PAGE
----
Should I charge interest on overdue accounts?
28 October 2019
There are many reasons to charge interest and late fees on overdue accounts. Primarily it is used to discourage customers from “borrowing” from your company instead of using traditional forms of capital such as bank financing or their reserves. If the customer is going to be late paying their debts to you, it is helpful to receive some compensation for the use of your money.
If you decide to charge interest on your overdue invoices, several things must be followed in order for your claim for interest, and any other fees to be legally enforceable. First, the customer must be made aware of any extra fees you intend to charge over and above the pre-determined cost of your goods or services. Disclosure can be accomplished in the “Terms and Conditions” section of your credit application or your written agreement for services. Your customer must acknowledge, in writing, that you intend to charge interest and any other fees on past due invoices.
Second, you must disclose the exact amount of calculating interest on overdue invoices. Some calculations are simple interest, while others may compound the amounts charged. There is no right or wrong method; however, if you need to have the court system involved to receive compensation, your way of calculation must be disclosed in your credit application and correctly presented on all invoices. For example:
- “Interest is charged on all invoices which are 30 days past due at a rate of 1% per month, or 12% per annum”. This is an example of simple interest.
- Whereas “If customer does not make payment within 30 days of invoice date a finance charge of 2% per month (an effective annual interest rate of 26.84% per annum) may be charged to the customer. Calculation of finance charge would begin on the 31st day following date of invoice,” which is a sample of how to disclose compound interest.
Lastly, your invoices must contain the disclaimer to remind your customer about the agreed charging of interest on overdue invoices. Review your invoices to determine if they provide the interest disclosure. If not, all accounting software has settings that can be edited to correctly calculate and charge interest as well as disclosing this on invoices.
If you don’t ask, you don’t get
Be consistent with charging interest on your overdue invoices. The customer has acknowledged the added fees and has elected to be late in paying its obligation to you. All interest collected is to compensate you for the use of your money. Perhaps you are using an operating line of credit with your bank – if so, it costs you money every day you must wait to receive payment from your customer.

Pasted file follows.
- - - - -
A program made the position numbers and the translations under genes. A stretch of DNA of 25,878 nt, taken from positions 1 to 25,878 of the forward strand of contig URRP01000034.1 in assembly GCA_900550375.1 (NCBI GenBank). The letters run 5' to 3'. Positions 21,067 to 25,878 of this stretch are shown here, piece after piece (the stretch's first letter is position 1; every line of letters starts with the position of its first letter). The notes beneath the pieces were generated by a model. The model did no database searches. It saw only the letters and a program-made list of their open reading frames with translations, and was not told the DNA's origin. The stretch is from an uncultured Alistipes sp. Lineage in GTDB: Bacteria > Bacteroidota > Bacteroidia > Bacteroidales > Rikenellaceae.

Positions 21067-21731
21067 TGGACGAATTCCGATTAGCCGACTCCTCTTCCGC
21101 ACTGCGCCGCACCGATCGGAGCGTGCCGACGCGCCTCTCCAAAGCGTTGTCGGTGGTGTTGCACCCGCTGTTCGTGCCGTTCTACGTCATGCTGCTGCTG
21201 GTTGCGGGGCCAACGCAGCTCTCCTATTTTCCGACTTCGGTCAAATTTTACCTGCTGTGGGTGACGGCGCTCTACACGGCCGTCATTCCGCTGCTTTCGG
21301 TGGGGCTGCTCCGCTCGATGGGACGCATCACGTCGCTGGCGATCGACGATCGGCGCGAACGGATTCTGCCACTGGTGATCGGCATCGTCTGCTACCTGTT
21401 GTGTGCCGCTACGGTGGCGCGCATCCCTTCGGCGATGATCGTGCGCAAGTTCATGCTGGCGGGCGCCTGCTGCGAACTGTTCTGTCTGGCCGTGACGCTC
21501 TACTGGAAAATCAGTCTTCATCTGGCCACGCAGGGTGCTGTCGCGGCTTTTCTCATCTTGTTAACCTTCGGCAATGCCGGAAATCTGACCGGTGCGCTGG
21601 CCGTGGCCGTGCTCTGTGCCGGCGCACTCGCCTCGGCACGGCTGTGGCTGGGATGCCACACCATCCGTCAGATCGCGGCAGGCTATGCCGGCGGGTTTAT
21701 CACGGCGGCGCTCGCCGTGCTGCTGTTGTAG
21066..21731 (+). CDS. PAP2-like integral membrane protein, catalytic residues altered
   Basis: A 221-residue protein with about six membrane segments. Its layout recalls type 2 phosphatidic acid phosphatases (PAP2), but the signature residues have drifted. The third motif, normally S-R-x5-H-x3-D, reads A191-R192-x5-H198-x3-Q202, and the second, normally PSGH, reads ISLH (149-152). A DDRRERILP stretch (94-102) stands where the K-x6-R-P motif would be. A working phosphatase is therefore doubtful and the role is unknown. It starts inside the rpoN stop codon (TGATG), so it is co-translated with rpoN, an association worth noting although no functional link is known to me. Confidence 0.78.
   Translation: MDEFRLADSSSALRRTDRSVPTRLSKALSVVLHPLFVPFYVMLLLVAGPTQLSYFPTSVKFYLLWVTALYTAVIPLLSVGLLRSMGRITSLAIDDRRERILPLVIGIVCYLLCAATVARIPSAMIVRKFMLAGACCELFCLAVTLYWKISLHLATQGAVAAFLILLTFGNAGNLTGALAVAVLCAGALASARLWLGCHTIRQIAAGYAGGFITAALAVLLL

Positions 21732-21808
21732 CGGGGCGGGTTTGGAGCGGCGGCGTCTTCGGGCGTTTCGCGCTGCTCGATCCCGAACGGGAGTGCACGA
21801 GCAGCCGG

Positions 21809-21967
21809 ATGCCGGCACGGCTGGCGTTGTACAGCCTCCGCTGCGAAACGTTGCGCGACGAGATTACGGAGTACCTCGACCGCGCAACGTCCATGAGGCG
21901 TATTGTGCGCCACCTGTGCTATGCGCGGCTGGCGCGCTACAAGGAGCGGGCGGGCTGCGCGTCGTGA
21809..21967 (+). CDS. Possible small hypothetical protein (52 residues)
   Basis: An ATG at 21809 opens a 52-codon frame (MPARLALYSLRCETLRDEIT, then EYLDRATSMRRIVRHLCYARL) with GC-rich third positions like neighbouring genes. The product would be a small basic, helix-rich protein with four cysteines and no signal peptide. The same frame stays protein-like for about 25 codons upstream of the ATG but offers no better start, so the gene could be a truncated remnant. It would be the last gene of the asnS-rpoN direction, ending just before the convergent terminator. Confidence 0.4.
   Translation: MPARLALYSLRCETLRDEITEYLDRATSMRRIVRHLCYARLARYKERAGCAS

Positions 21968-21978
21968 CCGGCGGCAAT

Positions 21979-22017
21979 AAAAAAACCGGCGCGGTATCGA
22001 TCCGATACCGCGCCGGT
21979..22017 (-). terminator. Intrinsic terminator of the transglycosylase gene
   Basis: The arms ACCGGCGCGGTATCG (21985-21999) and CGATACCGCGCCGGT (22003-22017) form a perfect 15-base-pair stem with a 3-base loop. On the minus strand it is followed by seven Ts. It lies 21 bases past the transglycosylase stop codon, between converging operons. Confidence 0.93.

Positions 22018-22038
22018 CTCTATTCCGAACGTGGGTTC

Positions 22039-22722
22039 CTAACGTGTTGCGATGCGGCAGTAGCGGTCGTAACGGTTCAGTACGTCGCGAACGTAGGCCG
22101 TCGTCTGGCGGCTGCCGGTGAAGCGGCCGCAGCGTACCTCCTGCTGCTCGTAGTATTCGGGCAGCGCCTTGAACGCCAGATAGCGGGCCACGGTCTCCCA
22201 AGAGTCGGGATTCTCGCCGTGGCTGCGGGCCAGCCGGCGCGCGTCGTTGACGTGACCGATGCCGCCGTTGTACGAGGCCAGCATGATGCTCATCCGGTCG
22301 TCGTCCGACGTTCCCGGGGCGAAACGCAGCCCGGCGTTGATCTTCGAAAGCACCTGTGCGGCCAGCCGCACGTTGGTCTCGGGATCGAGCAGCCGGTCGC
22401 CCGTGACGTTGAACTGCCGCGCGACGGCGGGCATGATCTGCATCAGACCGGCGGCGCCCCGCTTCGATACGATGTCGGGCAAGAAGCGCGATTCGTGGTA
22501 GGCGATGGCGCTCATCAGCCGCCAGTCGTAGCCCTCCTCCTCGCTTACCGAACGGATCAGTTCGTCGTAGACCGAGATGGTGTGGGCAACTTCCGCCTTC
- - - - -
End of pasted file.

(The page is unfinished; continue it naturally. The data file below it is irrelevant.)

Many firms use the interest charge as a negotiation tactic to get paid. “If we receive your payment today, I will waive the interest which has accumulated on your account.” Sometimes you may receive short-paid invoice payments where the customer has unilaterally changed the terms of the credit agreement and remitted the principle and taxes only, ignoring your interest charges. In these circumstances, we recommend meeting with your customer right away to discuss your terms and conditions. If you don’t have this discussion, then you are sending the signal to your client that the interest charges are unimportant to you, and that it is okay not to pay on time.
This article was developed to help you effectively charge interest on overdue invoices. By following this method, not only will your claim for interest through the courts will be granted (in the unfortunate instance where you have to sue to collect), but also allowing you to set clear expectations with your customers about your credit-granting policies. It is your money out there. For every day your customer is late paying its bill to you, you are unable to use your own money to pay debts, make payroll, or buy new raw materials. Don’t be shy – if you don’t ask, you don’t get.
Blog post submitted by Chamber Member Priority Credit Management Corp